It tells the story of a woman who is damaged, yet tender, protective, unpredictable and a self-identified freak.Fox once described himself as “an artist who played a major role in his life, playing I”. I met her recently at her new home, where her two-year-old son greeted me with a gentlemanly wave at the door, then attacked me with a stuffed dinosaur puppet, which he also turned toward a small group of dinosaurs. Friend-slash- Assistant. Fox led me downstairs to the backyard, where the picnic table was already occupied by young children—chalk, trucks, trains. It was dusk. As we spoke, Fox took a puff from his cigarette and put a stick Folding into small pieces, she arranged them neatly in order of size, the backyard slowly turning into shadow. Our conversation has been condensed and edited.
What was the moment of childbirth like for you?
Oh my God, this was better than any drug, better than anything I’d ever taken – if I could survive those ten seconds when he came out and I held him, I would.
You talked about postpartum depression, and the shocking postpartum experience, in part because motherhood is so romanticized, but also because girls are socialized from an early age to think having children is the end goal. I’m curious about this because, as your memoir makes clear, your life punctured many of your romantic ideals early on. How did you manage to become a mother while still intact?
Well, I had a lot of experience with men, but I didn’t really have the experience of being a mother. For men, the bubble bursts quickly – when I was six or seven, my dad had an affair with my best friend’s mother, a relationship that lasted for years, and it really broke me. But, as a mother, I still believe this lie.
You never had a nanny for your child, and he wasn’t in day care—
Until he was two years old.
The first two years are a lot of work, especially as a single parent. Was this a choice you made when you were pregnant? Do you want to care for your early children primarily on your own? Is it because of the pandemic?
Definitely with the pandemic a little bit, and just financially, there’s really nothing I can do about it. I guess I also came from a place where I felt like I wasn’t being taken care of properly. I want my son to know that mom is there and she has always been there.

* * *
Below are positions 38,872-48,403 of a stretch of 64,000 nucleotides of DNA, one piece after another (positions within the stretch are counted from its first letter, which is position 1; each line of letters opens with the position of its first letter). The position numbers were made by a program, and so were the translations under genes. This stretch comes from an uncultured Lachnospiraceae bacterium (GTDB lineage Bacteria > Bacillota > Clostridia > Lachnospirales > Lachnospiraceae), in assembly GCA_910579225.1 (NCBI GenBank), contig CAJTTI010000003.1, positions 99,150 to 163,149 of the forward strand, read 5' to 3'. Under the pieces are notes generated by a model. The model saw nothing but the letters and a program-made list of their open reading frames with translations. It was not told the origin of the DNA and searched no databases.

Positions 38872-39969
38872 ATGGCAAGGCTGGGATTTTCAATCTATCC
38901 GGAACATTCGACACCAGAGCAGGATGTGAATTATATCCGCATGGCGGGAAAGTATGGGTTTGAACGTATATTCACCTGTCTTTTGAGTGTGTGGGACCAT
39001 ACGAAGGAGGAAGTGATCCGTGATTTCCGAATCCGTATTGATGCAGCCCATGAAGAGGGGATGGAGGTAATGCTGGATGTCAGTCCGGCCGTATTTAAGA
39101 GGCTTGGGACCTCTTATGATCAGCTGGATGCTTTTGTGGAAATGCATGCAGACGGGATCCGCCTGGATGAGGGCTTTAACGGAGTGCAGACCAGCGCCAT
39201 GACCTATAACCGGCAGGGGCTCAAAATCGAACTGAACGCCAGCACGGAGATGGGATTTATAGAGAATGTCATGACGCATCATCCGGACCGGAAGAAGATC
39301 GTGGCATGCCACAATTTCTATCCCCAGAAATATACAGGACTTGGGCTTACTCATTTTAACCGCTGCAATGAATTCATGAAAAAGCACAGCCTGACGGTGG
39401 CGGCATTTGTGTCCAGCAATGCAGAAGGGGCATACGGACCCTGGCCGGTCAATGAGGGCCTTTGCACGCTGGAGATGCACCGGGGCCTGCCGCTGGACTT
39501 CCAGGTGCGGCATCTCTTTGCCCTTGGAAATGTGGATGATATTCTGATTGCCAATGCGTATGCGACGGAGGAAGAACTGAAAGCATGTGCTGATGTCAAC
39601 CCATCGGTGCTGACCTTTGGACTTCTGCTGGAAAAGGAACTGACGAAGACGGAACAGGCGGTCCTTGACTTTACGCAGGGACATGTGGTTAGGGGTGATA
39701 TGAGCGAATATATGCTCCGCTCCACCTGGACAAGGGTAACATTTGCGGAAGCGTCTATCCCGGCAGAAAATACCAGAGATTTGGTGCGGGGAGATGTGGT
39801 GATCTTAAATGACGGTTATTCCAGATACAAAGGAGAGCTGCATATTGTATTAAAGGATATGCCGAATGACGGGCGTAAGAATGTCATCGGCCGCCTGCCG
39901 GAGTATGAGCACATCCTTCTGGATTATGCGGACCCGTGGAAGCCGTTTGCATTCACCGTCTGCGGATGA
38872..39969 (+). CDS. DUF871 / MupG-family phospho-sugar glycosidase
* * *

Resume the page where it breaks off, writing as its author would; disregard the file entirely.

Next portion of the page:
When I was pregnant, I thought, I would hire a night nurse, hire some help. But then he was born and I thought, I don’t want to miss a moment. I’m lucky – my family is in New York and I have a lot of people to visit. My good friend Emma used to pick him up from daycare on Mondays and Fridays and take him to the park for a few hours. And I didn’t ask anyone for help at first because it was really hard for me to ask for help; I’m really proud of myself for being self-sufficient. But for a child this is impossible. That’s why now when I see moms freaking out and throwing tantrums with their kids, I might say, wow, what a terrible mom. Now I’m like that poor mother. No one sets out to be a bad parent.
Does raising your son make you think differently about the way your parents raised you?
I look at them more sideways now, in a way, like – how could they do this to us? But I also have more empathy and compassion for them because I know how difficult it is, I know they don’t have the money, they’re in a toxic relationship, but they do the best they can.
In fact, I don’t think they tried their best.
But I was more aggressive in the way I dealt with pain and anger. I’m like a Tasmanian devil – I’ll destroy everything and it’ll be cathartic. My brother internalized it all and he has now been diagnosed with severe PTSD and now my dad has come forward. He is the best grandpa to my son and my son is always happy to see him and I want to celebrate that.